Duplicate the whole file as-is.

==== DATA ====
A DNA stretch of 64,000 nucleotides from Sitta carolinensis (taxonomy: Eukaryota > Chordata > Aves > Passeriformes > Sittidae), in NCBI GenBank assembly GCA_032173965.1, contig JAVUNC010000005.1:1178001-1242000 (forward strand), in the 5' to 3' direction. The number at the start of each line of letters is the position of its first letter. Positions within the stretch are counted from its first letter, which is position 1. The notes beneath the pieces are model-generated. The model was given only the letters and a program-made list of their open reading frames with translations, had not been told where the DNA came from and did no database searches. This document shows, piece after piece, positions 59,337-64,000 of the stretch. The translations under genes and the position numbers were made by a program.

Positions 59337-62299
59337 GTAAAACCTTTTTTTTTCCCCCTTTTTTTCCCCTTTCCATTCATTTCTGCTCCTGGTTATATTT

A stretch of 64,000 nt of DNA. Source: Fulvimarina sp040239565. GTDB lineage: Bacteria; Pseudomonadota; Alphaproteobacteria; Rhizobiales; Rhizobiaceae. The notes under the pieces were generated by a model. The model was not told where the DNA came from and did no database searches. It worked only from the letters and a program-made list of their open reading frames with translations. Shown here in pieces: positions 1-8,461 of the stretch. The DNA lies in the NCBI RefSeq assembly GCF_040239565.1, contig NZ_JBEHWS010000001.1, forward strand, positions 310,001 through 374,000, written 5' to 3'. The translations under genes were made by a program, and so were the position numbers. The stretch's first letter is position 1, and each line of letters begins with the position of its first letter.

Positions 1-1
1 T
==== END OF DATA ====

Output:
A DNA stretch of 64,000 nucleotides from Sitta carolinensis (taxonomy: Eukaryota > Chordata > Aves > Passeriformes > Sittidae), in NCBI GenBank assembly GCA_032173965.1, contig JAVUNC010000005.1:1178001-1242000 (forward strand), in the 5' to 3' direction. The number at the start of each line of letters is the position of its first letter. Positions within the stretch are counted from its first letter, which is position 1. The notes beneath the pieces are model-generated. The model was given only the letters and a program-made list of their open reading frames with translations, had not been told where the DNA came from and did no database searches. This document shows, piece after piece, positions 59,337-64,000 of the stretch. The translations under genes and the position numbers were made by a program.

Positions 59337-62299
59337 GTAAAACCTTTTTTTTTCCCCCTTTTTTTCCCCTTTCCATTCATTTCTGCTCCTGGTTATATTT

A stretch of 64,000 nt of DNA. Source: Fulvimarina sp040239565. GTDB lineage: Bacteria; Pseudomonadota; Alphaproteobacteria; Rhizobiales; Rhizobiaceae. The notes under the pieces were generated by a model. The model was not told where the DNA came from and did no database searches. It worked only from the letters and a program-made list of their open reading frames with translations. Shown here in pieces: positions 1-8,461 of the stretch. The DNA lies in the NCBI RefSeq assembly GCF_040239565.1, contig NZ_JBEHWS010000001.1, forward strand, positions 310,001 through 374,000, written 5' to 3'. The translations under genes were made by a program, and so were the position numbers. The stretch's first letter is position 1, and each line of letters begins with the position of its first letter.

Positions 1-1
1 T